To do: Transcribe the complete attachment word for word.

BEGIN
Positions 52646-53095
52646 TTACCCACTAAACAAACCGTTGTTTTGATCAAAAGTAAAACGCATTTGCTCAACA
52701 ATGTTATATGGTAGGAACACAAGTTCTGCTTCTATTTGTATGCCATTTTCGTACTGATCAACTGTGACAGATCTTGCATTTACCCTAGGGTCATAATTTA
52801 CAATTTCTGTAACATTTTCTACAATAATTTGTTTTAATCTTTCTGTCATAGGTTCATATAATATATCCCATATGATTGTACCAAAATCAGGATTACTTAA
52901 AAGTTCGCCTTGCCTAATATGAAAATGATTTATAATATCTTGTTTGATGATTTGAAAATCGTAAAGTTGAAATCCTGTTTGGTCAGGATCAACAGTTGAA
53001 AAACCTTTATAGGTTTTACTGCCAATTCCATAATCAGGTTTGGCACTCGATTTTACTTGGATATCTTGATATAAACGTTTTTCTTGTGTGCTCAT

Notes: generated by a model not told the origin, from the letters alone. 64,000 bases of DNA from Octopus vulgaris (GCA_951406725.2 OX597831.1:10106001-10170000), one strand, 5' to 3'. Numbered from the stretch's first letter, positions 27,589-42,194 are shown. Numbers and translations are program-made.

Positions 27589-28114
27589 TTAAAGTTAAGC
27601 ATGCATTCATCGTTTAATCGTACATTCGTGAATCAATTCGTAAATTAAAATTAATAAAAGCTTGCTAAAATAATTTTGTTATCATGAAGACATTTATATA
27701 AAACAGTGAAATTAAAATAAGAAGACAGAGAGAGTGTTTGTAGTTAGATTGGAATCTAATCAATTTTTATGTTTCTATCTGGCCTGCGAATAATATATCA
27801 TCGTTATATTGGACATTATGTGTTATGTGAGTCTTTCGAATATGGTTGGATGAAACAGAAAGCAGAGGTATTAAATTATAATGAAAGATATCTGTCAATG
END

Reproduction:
Positions 52646-53095
52646 TTACCCACTAAACAAACCGTTGTTTTGATCAAAAGTAAAACGCATTTGCTCAACA
52701 ATGTTATATGGTAGGAACACAAGTTCTGCTTCTATTTGTATGCCATTTTCGTACTGATCAACTGTGACAGATCTTGCATTTACCCTAGGGTCATAATTTA
52801 CAATTTCTGTAACATTTTCTACAATAATTTGTTTTAATCTTTCTGTCATAGGTTCATATAATATATCCCATATGATTGTACCAAAATCAGGATTACTTAA
52901 AAGTTCGCCTTGCCTAATATGAAAATGATTTATAATATCTTGTTTGATGATTTGAAAATCGTAAAGTTGAAATCCTGTTTGGTCAGGATCAACAGTTGAA
53001 AAACCTTTATAGGTTTTACTGCCAATTCCATAATCAGGTTTGGCACTCGATTTTACTTGGATATCTTGATATAAACGTTTTTCTTGTGTGCTCAT

Notes: generated by a model not told the origin, from the letters alone. 64,000 bases of DNA from Octopus vulgaris (GCA_951406725.2 OX597831.1:10106001-10170000), one strand, 5' to 3'. Numbered from the stretch's first letter, positions 27,589-42,194 are shown. Numbers and translations are program-made.

Positions 27589-28114
27589 TTAAAGTTAAGC
27601 ATGCATTCATCGTTTAATCGTACATTCGTGAATCAATTCGTAAATTAAAATTAATAAAAGCTTGCTAAAATAATTTTGTTATCATGAAGACATTTATATA
27701 AAACAGTGAAATTAAAATAAGAAGACAGAGAGAGTGTTTGTAGTTAGATTGGAATCTAATCAATTTTTATGTTTCTATCTGGCCTGCGAATAATATATCA
27801 TCGTTATATTGGACATTATGTGTTATGTGAGTCTTTCGAATATGGTTGGATGAAACAGAAAGCAGAGGTATTAAATTATAATGAAAGATATCTGTCAATG